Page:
Quick introduction to Docker containers for Django developer

Original author: Piotr Maliński
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The development of such a project as a cashback service involves the use of various services that are not typical for a regular laptop, even if it is a developer's laptop. Postgresql, Redis, Celery and so on. The desire to create a comfortable development and testing environment led us to the need to use some kind of virtualization / isolation system. Alternatively, Vagrant has been used for some time, but it's still ovrerhead and our search for the best way has led, at the moment, to Docker.

Docker- A platform for launching applications in isolated containers. Using containers on Linux allows software to be isolated from the underlying system. Unlike Virtualbox, the system overhead required for equipment virtualization is excluded. Docker can help develop and deploy web applications and services. Let's see how this happens.

Why do I need a docker?
Docker can be used in a variety of ways. It can provide services in the background, for example, PostgreSQL with a given version. Our dockerizing application can be placed in docker, and so we can use images of similar containers to deploy our application on production.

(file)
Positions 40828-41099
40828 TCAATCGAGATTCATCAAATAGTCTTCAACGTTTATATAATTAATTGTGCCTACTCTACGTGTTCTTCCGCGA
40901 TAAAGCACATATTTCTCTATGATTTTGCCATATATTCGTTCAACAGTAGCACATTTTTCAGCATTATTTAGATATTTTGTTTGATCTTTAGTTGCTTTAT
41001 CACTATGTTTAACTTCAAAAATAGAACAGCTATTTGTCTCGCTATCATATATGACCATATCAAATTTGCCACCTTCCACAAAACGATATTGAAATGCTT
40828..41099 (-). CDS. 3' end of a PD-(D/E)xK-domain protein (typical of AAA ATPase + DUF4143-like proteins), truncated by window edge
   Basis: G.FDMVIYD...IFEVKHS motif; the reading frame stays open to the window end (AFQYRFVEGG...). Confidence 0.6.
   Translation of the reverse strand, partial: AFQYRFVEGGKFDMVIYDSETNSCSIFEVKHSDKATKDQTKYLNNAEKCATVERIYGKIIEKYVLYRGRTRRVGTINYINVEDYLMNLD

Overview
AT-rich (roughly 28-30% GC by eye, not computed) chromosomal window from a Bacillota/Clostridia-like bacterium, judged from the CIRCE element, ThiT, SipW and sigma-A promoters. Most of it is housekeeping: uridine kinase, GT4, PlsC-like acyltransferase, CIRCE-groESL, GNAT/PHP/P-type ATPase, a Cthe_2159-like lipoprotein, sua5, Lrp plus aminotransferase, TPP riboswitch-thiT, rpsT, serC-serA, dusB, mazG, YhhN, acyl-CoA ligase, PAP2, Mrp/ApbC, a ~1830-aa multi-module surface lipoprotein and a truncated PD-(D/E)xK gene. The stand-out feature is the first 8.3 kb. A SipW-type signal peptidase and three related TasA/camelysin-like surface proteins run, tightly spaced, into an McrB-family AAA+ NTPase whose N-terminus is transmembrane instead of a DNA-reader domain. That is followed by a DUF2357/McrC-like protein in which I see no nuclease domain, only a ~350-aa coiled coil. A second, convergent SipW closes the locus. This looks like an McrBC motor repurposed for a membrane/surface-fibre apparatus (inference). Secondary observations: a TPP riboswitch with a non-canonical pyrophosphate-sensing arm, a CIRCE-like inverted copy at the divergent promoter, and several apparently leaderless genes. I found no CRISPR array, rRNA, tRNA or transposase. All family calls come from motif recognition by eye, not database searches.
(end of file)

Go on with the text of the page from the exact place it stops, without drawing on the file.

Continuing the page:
For python developers, Docker can be described as virtualenv for any application. It can be either a Python interpreter or some server. This is very convenient when you want to test new versions or want to run outdated applications on your server.

Install Docker
Docker is available in repositories on various Linux distributions. OSX and MS Windows users can use VirtualBox, on which the Linux system is installed in order to run Docker.

To install the latest version, I use PPA for Ubuntu. When Docker is installed, you can add yourself to the docker group so that you do not need to use sudo in the future.

First containers
When Docker is ready, we can launch many containers from registry.hub.docker.com , for example Python. To run this container, simply do:
docker run -it --rm python:3.4

To start, running Docker will download several files. When the process is completed, we will get the default console of the Python interpreter. The -it command launches the container interactively and binds it to the console for interaction. --rm will delete the current container after exiting. “Python” is the name of the source for the container. After “:” we see a tag that usually shows the version - in this case, the version of Python in the container.